In an action brought by a major Latino farmworker union, the U.S. District Court for the Northern District of California overturned efforts by EPA to delay the implementation of the Certified Pesticide Applicator rule. In January 2017, the EPA determined to revise the rule and in the interim sought to postpone its effective date from March 2017 to March 2020. The judge ruled that the delay would cause the plaintiffs to suffer injury and that EPA failed to comply with the Administrative Procedures Act. The Court annulled the rulemakings postponing the rule and reinstated the original timeline for implementation.
This decision represents a major victory for agricultural and pesticide workers. Of these revisions, the most significant entail strengthening regulations on certified applicators. Certification is required for the use of restricted use pesticides (RUPs). RUPs are known to be highly toxic and responsible for acute toxicity issues in persons that apply and handle them. The rule requires states to update their certification plans in accordance with the updated regulations, and to combat poisoning issues and promote worker safety, establishes for the first time a nationwide minimum age for certifying pesticide applicators. The rule mandates that people be at least 18 years old to become certified, with a provision that allows family members at least 16 years old to become certified, effective only on the certified applicator’s family farm.
The budget bill which passed the House on March 22 contains the Rohrabacher (R-CA)-Blumenauer (D-OR) amendment, which prohibits the expenditure of Federal funds to take any enforcement action against anyone acting in compliance with a state medical marijuana program. Enactment by the Senate and signing by the President is anticipated. Assuming enactment the protection will continue until September 30, 2018, the end of the Federal fiscal year. Efforts by the Colorado delegation to extend protection to state recreational marijuana programs failed.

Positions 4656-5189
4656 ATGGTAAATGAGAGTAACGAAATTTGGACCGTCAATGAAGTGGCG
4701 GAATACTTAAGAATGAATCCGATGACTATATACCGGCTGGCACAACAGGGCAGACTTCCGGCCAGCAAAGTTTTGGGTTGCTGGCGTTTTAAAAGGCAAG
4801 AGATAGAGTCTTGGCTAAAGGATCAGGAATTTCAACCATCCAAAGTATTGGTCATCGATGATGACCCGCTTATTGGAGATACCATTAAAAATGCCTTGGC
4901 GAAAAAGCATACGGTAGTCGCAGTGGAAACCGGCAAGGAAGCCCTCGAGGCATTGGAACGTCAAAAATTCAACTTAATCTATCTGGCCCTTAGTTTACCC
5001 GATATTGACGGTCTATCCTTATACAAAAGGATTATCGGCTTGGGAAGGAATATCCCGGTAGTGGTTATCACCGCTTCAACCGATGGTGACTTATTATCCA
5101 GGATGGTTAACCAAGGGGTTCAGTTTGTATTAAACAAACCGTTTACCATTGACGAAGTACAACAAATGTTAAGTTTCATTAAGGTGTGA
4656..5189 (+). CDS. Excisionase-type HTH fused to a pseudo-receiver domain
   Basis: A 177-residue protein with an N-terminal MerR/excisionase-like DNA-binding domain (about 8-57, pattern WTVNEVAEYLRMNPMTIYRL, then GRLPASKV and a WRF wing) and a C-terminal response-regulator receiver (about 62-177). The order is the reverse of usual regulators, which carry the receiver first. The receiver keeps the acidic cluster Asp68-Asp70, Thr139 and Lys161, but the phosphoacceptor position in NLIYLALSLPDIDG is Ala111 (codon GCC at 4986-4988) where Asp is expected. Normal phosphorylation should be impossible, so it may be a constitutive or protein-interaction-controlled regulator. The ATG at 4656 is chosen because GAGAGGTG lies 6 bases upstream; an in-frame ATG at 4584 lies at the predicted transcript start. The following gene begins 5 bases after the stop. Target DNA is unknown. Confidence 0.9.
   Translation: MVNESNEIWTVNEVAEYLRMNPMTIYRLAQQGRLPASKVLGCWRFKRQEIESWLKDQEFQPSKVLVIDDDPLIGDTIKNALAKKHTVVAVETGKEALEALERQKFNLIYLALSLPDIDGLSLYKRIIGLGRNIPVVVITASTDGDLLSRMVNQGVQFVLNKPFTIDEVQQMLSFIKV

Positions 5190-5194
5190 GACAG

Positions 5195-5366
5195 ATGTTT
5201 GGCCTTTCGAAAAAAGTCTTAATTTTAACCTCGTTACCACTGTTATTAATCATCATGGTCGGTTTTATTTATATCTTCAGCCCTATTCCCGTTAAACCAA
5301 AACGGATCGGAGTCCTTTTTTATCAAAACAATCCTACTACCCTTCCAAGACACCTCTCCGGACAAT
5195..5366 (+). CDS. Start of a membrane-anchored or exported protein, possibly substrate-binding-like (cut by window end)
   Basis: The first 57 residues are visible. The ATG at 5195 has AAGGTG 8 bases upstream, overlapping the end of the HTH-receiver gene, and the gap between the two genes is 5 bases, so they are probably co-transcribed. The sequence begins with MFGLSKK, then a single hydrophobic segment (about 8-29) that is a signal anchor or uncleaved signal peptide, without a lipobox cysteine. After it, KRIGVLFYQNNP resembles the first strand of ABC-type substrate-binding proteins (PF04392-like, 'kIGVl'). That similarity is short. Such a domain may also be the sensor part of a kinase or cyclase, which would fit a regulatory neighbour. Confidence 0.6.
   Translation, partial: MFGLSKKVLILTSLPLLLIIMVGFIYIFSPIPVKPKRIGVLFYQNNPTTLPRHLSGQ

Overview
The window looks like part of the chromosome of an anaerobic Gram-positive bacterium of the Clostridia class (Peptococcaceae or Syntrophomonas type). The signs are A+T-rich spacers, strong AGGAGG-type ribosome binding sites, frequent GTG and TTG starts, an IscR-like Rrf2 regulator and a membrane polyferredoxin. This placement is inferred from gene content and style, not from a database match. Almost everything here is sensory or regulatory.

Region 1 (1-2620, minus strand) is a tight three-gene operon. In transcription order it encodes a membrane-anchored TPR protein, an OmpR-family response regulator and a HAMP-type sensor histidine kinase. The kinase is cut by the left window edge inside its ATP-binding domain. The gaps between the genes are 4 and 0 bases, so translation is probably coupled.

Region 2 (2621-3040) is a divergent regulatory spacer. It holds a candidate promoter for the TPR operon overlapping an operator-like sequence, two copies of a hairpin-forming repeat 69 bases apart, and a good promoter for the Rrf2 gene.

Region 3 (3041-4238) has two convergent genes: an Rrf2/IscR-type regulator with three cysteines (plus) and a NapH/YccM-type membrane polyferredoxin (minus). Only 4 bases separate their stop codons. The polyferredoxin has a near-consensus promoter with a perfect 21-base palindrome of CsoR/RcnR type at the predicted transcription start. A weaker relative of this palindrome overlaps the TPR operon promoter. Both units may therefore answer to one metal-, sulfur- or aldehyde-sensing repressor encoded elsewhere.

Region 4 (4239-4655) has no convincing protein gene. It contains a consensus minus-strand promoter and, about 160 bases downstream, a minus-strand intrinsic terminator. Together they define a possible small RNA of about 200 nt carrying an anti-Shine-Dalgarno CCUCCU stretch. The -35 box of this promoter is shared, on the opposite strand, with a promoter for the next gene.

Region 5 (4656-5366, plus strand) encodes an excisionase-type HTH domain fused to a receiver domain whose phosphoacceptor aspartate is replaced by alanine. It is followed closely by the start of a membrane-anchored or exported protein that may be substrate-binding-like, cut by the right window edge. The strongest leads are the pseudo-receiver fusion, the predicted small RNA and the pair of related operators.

With state-level cannabis legalization for medical and recreational use sweeping across the United States, policymakers have found themselves limited in their ability to share developments and best practices within the cannabis industry. To alleviate this information bottleneck, the New York State Bar Association created a new Cannabis Law Committee to facilitate information-sharing amongst lawyers on developments within cannabis policy.
Telisport Putsavage, of Putsavage PLLC and EnviroReg LLC, has been appointed to represent the Environment and Energy Section on the Cannabis Law Committee, in which only 20 people out of 70,000 were selected. Mr. Putsavage will be joining ranks with other lawyers to discuss the conflicting state and federal cannabis laws and how best the state of New York can develop its cannabis industry. Mr. Putsavage’s specific connection to the industry is his representation on matters related to the use of pesticides in the cultivation of cannabis.
In a win for Monsanto Co. and U.S. farmers, California’s proposed labels warning that glyphosate is a cancer-causing chemical were suspended. Commonly sold under the moniker “Roundup”, glyphosate is the widely used herbicide in agriculture and is extensively used by consumers. In 2015, the International Agency for Research on Cancer (IARC) listed glyphosate as “probably carcinogenic,” triggering California’s Safe Drinking Water and Toxic Enforcement Act of 1986 (Proposition 65). Proposition 65 requires businesses to inform consumers of products that contain chemicals known to cause cancer or birth defects.
While the IARC listed glyphosate as being “probably carcinogenic,” multiple organizations including the EPA have come out against the IARC, stating there is no evidence that glyphosate is carcinogenic.
The U.S. Environmental Protection Agency announced an agreement with Amazon Services LLC to settle allegations that Amazon committed nearly four thousand violations of the Federal Insecticide, Fungicide and Rodenticide Act, including selling and distributing imported pesticide products that were not registered for sale in the United States. In addition to paying a penalty of $1,215,700, Amazon will develop a multi-language online training course on pesticide regulations available to the public and marketers. Amazon will require that all marketers that are planning to sell pesticides on their website complete this training course.
For more information go to https://www.epa.gov/enforcement/amazon-services-llc-fifra-settlement.